Rhode Island or Vermont
Rep. Klein is perhaps the most dogmatic supporter of large renewable energy projects in the Vermont Legislature. Being such a strong proponent, one would reasonably believe that he would have established a well-articulated rationale for his support. But a look at his record on big renewable energy reveals a pattern characterized by an absence of any objective rationale in support for his positions. In other words, he seems to be for large renewable energy projects simply because he thinks they're a good idea.
It would be too bad if a project had local support but a moratorium quashed it. It would also be too bad if a project were universally despised in its host communities but a town's lack of standing in the process did not allow the PSB to take into account local views. ...Even boosters such as Shumlin say they don't want to cram any projects down townspeople's throats. The Legislature ought to be looking for ways that towns can be empowered to prevent that from happening.
Essentially, anyone with a farm will be entitled to install wind turbines, with virtually no setback, and this will pre-empt any local zoning. So beautiful vistas in places like Portsmouth and Jamestown will be up for grabs, and there will be no consideration of the effect on the historic beauty of the area or impact on people’s real estate use or resale values.
The deeper, difficult questions to the voters are whether the project's initial community wide benefit has been realized. Whether, after turbine operation curtailment, noise tests, health testimonials, the Wind Turbine Option Process and countless town meetings, if any residual community wide benefit exists? Unfortunately, there is none. The question is no longer whether Wind I and Wind II inflict unacceptable levels of harm upon Blacksmith Shop Road or Craggy Ridge neighbors.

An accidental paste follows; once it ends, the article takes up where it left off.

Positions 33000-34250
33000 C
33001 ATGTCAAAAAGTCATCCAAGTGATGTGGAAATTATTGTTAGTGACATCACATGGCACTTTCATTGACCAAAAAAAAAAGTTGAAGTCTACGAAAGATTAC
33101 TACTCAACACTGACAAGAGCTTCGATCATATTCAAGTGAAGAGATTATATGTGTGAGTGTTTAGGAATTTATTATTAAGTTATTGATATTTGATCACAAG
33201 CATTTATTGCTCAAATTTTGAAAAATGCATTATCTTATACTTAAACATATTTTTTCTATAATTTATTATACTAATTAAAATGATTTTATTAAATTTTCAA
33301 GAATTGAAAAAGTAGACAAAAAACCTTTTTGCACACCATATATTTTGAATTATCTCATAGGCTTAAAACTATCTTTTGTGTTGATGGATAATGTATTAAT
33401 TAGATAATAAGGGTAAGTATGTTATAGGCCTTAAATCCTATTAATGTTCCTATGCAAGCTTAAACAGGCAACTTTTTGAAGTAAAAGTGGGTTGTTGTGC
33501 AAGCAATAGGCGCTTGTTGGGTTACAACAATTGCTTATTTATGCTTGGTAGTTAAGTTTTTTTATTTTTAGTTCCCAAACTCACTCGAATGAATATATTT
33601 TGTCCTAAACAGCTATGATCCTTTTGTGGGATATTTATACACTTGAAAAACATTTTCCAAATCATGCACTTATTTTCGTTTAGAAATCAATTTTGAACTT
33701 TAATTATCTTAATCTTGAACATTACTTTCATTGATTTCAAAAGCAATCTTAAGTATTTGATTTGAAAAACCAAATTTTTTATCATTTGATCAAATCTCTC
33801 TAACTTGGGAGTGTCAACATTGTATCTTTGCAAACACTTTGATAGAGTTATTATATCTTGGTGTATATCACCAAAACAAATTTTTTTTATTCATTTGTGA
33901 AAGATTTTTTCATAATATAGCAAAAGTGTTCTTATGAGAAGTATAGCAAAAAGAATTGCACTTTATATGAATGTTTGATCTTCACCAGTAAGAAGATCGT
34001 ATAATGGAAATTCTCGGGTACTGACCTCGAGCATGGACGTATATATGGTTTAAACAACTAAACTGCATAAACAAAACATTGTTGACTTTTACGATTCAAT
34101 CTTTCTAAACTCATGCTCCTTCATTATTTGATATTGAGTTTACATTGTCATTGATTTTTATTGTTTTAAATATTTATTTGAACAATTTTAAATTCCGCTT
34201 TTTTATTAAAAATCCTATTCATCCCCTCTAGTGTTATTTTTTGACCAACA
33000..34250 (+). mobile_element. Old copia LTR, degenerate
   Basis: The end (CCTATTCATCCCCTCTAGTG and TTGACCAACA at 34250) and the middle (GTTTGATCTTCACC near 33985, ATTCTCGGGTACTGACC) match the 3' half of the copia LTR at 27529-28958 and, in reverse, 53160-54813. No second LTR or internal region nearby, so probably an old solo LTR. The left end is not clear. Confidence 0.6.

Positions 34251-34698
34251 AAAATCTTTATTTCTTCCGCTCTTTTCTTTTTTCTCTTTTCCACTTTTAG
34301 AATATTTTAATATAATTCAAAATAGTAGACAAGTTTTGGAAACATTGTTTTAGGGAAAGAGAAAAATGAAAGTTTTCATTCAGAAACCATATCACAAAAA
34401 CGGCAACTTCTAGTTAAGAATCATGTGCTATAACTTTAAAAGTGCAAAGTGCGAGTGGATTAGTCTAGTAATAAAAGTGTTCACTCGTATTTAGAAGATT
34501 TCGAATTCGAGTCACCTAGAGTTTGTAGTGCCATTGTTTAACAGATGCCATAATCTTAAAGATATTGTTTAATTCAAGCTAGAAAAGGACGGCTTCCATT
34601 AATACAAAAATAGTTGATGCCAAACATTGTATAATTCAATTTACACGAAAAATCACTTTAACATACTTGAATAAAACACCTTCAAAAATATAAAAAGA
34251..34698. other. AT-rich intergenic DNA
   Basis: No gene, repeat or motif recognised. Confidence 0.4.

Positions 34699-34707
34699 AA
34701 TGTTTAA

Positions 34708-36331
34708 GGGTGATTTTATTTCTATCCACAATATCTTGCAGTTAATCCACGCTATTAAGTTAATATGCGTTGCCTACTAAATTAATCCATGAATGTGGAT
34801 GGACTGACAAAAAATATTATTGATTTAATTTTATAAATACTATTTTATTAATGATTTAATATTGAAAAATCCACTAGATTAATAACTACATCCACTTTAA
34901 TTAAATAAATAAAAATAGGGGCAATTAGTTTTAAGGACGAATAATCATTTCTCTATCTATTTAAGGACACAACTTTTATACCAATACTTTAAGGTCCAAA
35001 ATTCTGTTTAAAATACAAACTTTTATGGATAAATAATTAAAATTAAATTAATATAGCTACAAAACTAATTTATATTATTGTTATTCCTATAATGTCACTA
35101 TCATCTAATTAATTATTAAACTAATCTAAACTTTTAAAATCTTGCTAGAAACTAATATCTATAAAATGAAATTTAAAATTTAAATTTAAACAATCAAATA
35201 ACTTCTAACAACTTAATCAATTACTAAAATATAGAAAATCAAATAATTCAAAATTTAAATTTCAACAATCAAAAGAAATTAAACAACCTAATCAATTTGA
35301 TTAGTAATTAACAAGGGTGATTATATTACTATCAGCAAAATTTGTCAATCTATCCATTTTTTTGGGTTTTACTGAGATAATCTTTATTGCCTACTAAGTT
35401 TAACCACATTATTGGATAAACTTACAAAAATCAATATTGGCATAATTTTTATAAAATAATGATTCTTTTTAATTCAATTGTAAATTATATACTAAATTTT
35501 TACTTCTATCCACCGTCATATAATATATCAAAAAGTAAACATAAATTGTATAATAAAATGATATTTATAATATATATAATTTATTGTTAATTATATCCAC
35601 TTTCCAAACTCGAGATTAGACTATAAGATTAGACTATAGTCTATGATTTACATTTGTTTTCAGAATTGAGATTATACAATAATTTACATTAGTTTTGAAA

Wind Spin leapt up a notch with news out of two new studies showing that people who say wind turbines are making them sick are making it up because they have been influenced by anti-wind campaigns. In other words, the wind industry says if you are sick it is because you are so stupid that you will believe anything someone tells you. And in Vermont, anti-winders were informed that they are part of a conspiracy to undermine the wind industry, in concert with the oil industry and the Koch Brothers.
Vermont utility companies may both sell their renewable energy credits (REC) and count them toward their state-required renewable energy quotas.
According to some authorities, Vermont's renewable energy projects aren't renewable. "If a marketer generates renewable electricity but sells renewable energy certificates for all of that electricity, it would be deceptive for the marketer to represent, directly or by implication, that it uses renewable energy," said the Federal Trade Commission in a report cited by Vermont's Public Service Board.
Instead of acknowledging that renewable energy development (in particular big wind, but also biomass and large solar) has issues that should be discussed, the efforts of the opponents of S.30 are to shut down the conversation before it has barely started. The fear-mongering and outright lies about the content of the legislation coming from opponents of S.30 is consistent with the behavior of renewable energy developers in our communities.
S.30 being considered by the Vermont Senate is a wise and moderate approach and also supports the work of the Siting Commission. ...it is prudent to pass S.30 now - it reflects many years of the positive interaction of development with appropriate review.
We haven't seen yet a convincing case that large-scale wind energy can play a significant role in reducing carbon emissions in Vermont, which would be the only rational basis for sacrificing a landscape that plays such an important role in the state's economy and self-identity. And the ability of towns to exert some control over their destiny when it comes to development is not something that should be lightly overridden.